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Matea Gold and Jordan Steffen of the LA Times do yeoman work today trying to show that women were an outsize part of the Democratic loss last week:

“I think women just did not see an economic narrative that was meaningful to them,” said pollster Celinda Lake. “It really has to speak to the kitchen table. It can’t just speak to banks and Wall Street.”

During a year when the economy was the dominant concern in the electorate, single women were likely to feel those pressures even more acutely. “Unmarried women are the most economically vulnerable group, particularly if they have children,” said Anna Greenberg, a Democratic pollster. “While there has been a lot of discussion in this recession about men and manufacturing jobs, it still is the case that unmarried women are the poorest. If they feel their concerns aren’t being addressed by Obama and the Democrats around the economy, it sort of makes some sense there was a decline.”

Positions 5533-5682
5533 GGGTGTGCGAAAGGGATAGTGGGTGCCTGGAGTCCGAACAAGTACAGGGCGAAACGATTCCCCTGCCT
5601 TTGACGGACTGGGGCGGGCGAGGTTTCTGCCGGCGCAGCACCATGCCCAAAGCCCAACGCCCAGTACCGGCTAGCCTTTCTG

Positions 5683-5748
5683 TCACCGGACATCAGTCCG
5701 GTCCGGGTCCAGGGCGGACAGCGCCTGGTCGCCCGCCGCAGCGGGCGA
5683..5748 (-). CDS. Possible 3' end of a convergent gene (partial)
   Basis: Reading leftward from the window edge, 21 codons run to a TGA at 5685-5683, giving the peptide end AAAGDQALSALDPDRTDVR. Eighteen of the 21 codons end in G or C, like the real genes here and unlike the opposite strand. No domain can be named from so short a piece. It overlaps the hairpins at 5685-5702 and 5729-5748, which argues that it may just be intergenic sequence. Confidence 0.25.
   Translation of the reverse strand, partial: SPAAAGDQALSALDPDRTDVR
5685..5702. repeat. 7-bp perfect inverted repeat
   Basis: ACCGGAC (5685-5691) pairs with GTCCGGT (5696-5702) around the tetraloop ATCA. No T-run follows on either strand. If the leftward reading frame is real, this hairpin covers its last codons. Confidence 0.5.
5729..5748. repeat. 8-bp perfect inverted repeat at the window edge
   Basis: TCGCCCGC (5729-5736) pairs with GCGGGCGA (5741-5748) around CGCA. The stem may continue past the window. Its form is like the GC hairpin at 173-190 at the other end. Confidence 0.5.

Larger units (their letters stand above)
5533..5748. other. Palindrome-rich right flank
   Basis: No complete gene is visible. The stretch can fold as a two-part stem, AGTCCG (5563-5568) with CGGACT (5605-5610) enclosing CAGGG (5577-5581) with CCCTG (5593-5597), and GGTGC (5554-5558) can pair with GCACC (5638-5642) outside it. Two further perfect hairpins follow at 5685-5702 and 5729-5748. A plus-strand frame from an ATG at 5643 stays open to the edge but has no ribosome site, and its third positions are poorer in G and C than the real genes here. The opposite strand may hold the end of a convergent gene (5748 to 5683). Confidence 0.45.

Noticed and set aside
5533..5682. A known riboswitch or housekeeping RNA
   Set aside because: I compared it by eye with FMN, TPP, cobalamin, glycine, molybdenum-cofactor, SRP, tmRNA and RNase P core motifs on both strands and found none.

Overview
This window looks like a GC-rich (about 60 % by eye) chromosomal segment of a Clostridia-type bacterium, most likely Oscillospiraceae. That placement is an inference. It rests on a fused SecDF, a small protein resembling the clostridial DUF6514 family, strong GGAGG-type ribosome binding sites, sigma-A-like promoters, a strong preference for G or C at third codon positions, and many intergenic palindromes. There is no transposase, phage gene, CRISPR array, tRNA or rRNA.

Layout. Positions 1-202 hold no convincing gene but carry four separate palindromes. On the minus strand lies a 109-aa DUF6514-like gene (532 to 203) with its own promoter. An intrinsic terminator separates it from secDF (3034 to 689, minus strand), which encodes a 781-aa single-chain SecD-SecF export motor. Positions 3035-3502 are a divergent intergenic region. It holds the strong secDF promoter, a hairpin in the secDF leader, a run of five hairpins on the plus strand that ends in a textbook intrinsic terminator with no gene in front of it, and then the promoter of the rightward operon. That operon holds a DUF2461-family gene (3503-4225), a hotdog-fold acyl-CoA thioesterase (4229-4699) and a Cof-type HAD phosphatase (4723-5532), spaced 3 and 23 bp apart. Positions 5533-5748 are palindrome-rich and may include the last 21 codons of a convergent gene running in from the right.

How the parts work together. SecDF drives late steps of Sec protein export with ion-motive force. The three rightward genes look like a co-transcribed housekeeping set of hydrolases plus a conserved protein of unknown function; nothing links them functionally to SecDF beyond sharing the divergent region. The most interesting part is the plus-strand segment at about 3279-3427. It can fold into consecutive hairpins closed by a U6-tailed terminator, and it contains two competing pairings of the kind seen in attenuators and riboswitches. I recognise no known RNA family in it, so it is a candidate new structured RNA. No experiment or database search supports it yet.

This kind of thing pisses me off. One of the reasons I do a biannual review of the exit polls is precisely to head off this kind of nonsense. Not that Gold and Steffen had to read my post to figure out what was going on: their own chart shows that nothing special was happening among women. Overall, Republicans did about 7-8 points better than in 2006. Among women, they only did 6 points better. Among unmarried women, they only did 4 points better. Among married women, they only did 4 points better. In other words, women were more loyal than average to Democrats this cycle. They switched in lower numbers than most other groups. Far from feeling economic pressures “more acutely,” they apparently felt them less acutely by a small margin.

But stories need narratives, whether they’re correct or not. “Nothing special happening among women” might be accurate, but I guess it doesn’t make a very good headline.

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